Costs make Upright Citizens Brigade decamp to SubCulture

The U.C.B. 4, from left, Matt Walsh, Amy Poehler, Matt Bresser and Ian Roberts.

BY SYDNEY PEREIRA | The Upright Citizens Brigade announced last week that it is set to close its East Village location next month. The venue for improv, stand-up and sketch theater, at E. Third St. on Avenue A, opened in 2011.

In an e-mail to the U.C.B. team, Michael Hartney, the group’s artistic director, wrote the “cost of operating two venues in Manhattan has become too high,” according to the e-mail, which was tweeted out by Sopan Deb, a New York Times culture reporter.

The last day of regular programming at the theater will be Sat., Feb. 9, according to a U.C.B. spokesperson.

Extreme costs are forcing the U.C.B. to close its East Village location at 153 E. Third St., according to a spokesperson for the theater. The news comes around a month after employees were laid off at U.C.B.’s Hell’s Kitchen venue, the Times reported at the time.

The theater also announced a new collaboration with the Noho venue SubCulture, at 45 Bleecker St.

“Due to the long-term cost of rent, property taxes and other expenses associated with operating a second venue in N.Y.C., U.C.B. has created this new experience at SubCulture to reduce the financial impact,” the so-called U.C.B. 4 — founders Amy Poehler, Matt Walsh, Ian Roberts and Matt Besser — said in a statement. “This move allows us to continue to offer a second venue to our performers and audience. We are forever grateful to the incredible staff, performers and countless dedicated U.C.B.-ers who have committed so much time and effort into making it possible for us to perform and view alternative comedy in N.Y.C.”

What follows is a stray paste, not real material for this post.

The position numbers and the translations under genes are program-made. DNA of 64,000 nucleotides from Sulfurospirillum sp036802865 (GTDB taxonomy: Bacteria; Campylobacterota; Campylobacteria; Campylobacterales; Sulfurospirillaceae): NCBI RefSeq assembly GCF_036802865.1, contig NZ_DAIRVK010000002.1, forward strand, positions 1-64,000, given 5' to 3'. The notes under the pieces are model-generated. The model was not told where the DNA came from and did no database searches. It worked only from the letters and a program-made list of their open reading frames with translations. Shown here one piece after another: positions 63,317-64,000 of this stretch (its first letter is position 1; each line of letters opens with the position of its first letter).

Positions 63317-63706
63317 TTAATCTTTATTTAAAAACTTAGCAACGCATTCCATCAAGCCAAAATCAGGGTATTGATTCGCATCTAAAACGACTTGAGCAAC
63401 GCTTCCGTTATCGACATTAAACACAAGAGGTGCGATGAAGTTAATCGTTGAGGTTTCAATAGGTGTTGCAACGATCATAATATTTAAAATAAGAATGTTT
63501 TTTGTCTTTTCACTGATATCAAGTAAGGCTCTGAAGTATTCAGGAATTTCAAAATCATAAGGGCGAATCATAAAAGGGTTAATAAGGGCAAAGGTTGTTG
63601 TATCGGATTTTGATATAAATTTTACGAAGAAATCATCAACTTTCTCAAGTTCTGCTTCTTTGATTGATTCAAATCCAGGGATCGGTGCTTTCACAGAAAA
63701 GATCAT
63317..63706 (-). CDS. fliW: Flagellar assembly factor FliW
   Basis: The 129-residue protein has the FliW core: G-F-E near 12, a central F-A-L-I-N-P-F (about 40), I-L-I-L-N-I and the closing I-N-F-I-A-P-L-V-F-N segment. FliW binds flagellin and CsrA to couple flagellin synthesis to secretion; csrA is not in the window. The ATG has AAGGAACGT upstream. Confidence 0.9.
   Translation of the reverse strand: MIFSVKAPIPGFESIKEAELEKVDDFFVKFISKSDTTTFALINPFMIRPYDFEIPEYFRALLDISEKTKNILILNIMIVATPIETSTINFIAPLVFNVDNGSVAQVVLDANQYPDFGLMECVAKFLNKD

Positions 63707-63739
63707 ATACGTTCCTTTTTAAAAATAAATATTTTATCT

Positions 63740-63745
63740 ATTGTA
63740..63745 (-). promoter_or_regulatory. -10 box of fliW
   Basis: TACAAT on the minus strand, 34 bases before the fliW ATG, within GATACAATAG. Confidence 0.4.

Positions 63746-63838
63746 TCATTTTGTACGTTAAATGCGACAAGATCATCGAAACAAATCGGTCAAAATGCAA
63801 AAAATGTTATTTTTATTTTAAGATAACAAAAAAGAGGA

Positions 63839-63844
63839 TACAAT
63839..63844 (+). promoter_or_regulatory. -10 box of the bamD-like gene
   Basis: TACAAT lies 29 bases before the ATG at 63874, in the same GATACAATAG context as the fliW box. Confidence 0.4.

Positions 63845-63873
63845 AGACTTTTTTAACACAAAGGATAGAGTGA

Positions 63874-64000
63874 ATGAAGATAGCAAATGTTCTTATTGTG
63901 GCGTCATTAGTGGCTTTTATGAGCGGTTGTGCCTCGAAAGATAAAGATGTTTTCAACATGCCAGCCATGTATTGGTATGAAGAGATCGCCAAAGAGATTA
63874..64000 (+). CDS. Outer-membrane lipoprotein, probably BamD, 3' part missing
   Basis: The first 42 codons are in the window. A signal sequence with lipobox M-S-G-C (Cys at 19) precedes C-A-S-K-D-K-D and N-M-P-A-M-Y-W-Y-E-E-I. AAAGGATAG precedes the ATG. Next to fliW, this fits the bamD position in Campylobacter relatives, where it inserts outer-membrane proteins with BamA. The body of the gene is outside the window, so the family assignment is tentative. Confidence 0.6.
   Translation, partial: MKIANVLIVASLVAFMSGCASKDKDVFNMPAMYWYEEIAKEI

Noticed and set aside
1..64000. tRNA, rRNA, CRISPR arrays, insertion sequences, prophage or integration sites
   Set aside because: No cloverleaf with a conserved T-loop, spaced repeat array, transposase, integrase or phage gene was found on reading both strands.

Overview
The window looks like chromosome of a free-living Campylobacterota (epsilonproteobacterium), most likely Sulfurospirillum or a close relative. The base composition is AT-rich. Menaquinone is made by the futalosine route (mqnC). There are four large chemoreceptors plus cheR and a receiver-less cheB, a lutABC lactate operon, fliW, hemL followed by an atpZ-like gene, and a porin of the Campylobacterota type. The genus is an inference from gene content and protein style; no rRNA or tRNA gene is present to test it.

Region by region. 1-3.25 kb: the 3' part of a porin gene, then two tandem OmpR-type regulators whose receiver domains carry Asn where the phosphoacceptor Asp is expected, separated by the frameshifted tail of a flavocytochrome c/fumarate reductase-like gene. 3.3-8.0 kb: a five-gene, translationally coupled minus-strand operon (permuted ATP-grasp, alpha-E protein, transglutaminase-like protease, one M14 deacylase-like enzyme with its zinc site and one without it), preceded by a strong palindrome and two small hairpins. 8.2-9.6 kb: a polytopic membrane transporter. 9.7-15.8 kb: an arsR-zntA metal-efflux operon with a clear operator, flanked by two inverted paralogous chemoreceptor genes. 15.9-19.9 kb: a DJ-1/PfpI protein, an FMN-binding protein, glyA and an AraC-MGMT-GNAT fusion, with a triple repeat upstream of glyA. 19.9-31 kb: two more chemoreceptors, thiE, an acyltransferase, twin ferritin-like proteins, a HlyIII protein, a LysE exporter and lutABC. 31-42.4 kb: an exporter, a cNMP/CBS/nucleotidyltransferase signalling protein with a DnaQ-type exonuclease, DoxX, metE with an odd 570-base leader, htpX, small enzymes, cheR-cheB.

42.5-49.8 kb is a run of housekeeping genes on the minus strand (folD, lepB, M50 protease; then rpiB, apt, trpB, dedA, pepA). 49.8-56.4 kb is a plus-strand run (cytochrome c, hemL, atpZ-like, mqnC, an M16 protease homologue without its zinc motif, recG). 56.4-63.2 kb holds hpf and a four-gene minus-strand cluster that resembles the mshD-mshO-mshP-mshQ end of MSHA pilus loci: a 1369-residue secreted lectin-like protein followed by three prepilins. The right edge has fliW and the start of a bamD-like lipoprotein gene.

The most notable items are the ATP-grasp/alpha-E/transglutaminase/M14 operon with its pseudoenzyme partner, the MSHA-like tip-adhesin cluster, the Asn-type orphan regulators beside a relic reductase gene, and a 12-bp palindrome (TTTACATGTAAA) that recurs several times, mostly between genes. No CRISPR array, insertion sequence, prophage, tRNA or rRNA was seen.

SubCulture will host “U.C.B. at SubCulture” for performances Friday through Sunday, beginning Feb. 15.

“SubCulture was created as an intimate home for artists to explore and take risks, and I have long dreamed of a comedy residency at SubCulture,” Marc Kaplan, the Noho venue’s founder, said in a statement. “From the start, we have welcomed New York’s top talent to our stage to create unforgettable performances that are the stuff of New York legend. Our new collaboration with U.C.B. will ensure that we are bringing the best talent in comedy to our stage three times every week.”

A spokesperson declined to answer why the theater chose to close the East Village venue over its Hell’s Kitchen location, as well as if future staff layoffs could be expected.

The U.C.B. 4 said the new Downtown collaboration will help the team return to their “underground roots.”

“We are thrilled to work with Marc Kaplan at SubCulture in their incredible space, and we can’t wait to perform there!” they said.

The U.C.B. East Village theater used to be home to The Pioneer theater, which was run by Two Boots Pizza’s Phil Hartman. Hartman said his group does not hold a master lease on the theater space.

“Yes, that was our space, and The Pioneer is almost intact,” Hartman said. “And, yes, we’re sad that they’re leaving!”

Asked if he was worried on the potential impact on sales of slices at his pizzeria next door, Hartman responded, “Little bit, but more concerned because they were good for the ’hood. Hope it remains a theater space!”

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